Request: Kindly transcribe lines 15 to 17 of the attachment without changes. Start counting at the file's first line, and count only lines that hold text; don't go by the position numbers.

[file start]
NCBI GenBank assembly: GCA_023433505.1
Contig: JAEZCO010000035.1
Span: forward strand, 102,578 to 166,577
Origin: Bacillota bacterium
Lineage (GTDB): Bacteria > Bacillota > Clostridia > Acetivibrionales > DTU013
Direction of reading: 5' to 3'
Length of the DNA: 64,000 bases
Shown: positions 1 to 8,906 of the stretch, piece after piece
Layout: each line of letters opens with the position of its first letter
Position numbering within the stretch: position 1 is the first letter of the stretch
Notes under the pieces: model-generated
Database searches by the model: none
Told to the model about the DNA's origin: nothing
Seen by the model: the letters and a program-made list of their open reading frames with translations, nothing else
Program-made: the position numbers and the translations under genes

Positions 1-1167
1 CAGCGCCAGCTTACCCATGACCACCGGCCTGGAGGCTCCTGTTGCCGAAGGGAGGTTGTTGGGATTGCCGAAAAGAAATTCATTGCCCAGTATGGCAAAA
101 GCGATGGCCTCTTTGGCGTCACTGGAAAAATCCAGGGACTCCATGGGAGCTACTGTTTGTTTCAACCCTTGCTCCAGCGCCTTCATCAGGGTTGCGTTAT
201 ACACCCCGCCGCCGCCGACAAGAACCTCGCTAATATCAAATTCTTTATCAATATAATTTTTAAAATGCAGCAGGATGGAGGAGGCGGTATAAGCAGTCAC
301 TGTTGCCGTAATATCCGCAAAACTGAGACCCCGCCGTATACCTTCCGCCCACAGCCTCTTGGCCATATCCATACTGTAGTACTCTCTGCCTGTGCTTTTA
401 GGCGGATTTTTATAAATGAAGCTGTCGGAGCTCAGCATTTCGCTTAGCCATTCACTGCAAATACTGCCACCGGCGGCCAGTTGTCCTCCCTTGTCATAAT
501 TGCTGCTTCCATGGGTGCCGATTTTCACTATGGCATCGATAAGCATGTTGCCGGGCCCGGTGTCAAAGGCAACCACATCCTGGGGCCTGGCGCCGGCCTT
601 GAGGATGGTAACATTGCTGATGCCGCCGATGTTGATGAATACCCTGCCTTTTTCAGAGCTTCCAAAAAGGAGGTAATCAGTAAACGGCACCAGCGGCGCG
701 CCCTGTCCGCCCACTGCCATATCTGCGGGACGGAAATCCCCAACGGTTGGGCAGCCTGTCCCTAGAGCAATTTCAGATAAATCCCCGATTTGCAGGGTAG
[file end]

Program-made: the position numbers and the translations under genes

Positions 1-1167
1 CAGCGCCAGCTTACCCATGACCACCGGCCTGGAGGCTCCTGTTGCCGAAGGGAGGTTGTTGGGATTGCCGAAAAGAAATTCATTGCCCAGTATGGCAAAA